Four accused Somali pirates go on trial in South Korea

[JURIST] Four alleged Somali pirates [JURIST news archive] captured from a hijacked ship are being put on trial in South Korea, but lawyers for the pirates argue the court does not have jurisdiction to try them. South Korean forces captured five alleged pirates in a raid on a hijacked South Korean chemical freighter, the Samho Jewelry, in January in the Arabian Sea. The five alleged pirates were transferred back to South Korea where they were indicted. One pleaded guilty with the other four standing trial [Yonhap News report] in the Busan District Court, which has jurisdiction over the area in which the shipping company is located. But lawyers for the alleged pirates argue that the South Korean court does not have jurisdiction to try them since they never should have been transferred back to South Korea. They argue under the UN Convention on Law of the Sea [text] and other treaties that South Korea has the authority to arrest pirates but not transfer them. The pirates will be tried by a 12-member jury which can recommend a verdict to the judges. The trial has been delayed due to translation issues but is set to last five days with the verdict on Friday. The court will also rule on the jurisdiction issue when it gives its final verdict Friday. This is the first attempt by South Korea to punish pirates. Some of the alleged pirates on trial are believed to have been a part of a group [AFP report] that South Korea paid a $9 million ransom to retrieve another one of its ships.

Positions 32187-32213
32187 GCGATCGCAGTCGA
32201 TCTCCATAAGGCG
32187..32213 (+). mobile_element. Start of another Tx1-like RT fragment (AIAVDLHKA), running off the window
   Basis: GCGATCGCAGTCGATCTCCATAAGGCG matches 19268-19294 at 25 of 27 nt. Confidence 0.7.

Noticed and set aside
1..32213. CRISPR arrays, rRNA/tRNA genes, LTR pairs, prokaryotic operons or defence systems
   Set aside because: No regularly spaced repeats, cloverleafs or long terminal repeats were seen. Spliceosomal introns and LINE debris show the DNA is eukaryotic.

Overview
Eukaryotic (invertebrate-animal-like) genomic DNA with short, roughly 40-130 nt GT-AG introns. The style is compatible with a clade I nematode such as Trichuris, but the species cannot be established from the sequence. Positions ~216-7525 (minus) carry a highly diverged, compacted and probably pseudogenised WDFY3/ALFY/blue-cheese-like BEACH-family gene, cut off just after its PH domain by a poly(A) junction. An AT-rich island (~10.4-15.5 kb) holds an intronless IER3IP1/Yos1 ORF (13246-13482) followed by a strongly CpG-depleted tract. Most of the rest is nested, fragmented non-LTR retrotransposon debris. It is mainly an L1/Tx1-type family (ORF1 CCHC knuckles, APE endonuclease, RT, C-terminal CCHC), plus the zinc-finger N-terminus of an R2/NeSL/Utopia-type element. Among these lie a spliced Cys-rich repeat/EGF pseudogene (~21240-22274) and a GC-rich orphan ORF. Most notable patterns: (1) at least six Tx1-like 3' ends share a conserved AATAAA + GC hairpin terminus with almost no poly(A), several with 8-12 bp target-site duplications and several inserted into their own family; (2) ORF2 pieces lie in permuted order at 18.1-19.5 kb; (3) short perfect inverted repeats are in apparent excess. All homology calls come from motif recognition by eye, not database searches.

The US is also putting alleged pirates on trial in attempt to control a wave of international maritime piracy. Last week, a Somali man pleaded guilty [JURIST report] to charges of piracy and hostage taking in the US District Court for the Eastern District of Virginia [official website] for overtaking a yacht containing four American citizens. The Americans, taken as hostages, were later killed by the pirates, the first US citizens to die due to the recent wave of piracy. Last month, a US district court sentenced a Somali pirate to 25 years in prison [JURIST report] for his role in attacking a Danish ship, as well as the US Navy's USS Ashland. In November, a federal jury in Virginia convicted [JURIST report] five Somali men on charges of piracy for their roles in an April attack on the USS Nichols. In August, piracy charges against six defendants were dismissed [JURIST report] when federal Judge Raymond Jackson ruled that piracy, as defined by the law of nations, does not include violence or aggression committed on the high seas, and rejected the government's argument for an expanded reading of the statute. Piracy remains an issue of international concern, as few countries have been willing to prosecute suspected pirates. The few that have attempted to do so include Germany, Seychelles, the Netherlands, Mauritius, Yemen, Somalia and Spain [JURIST reports].

 

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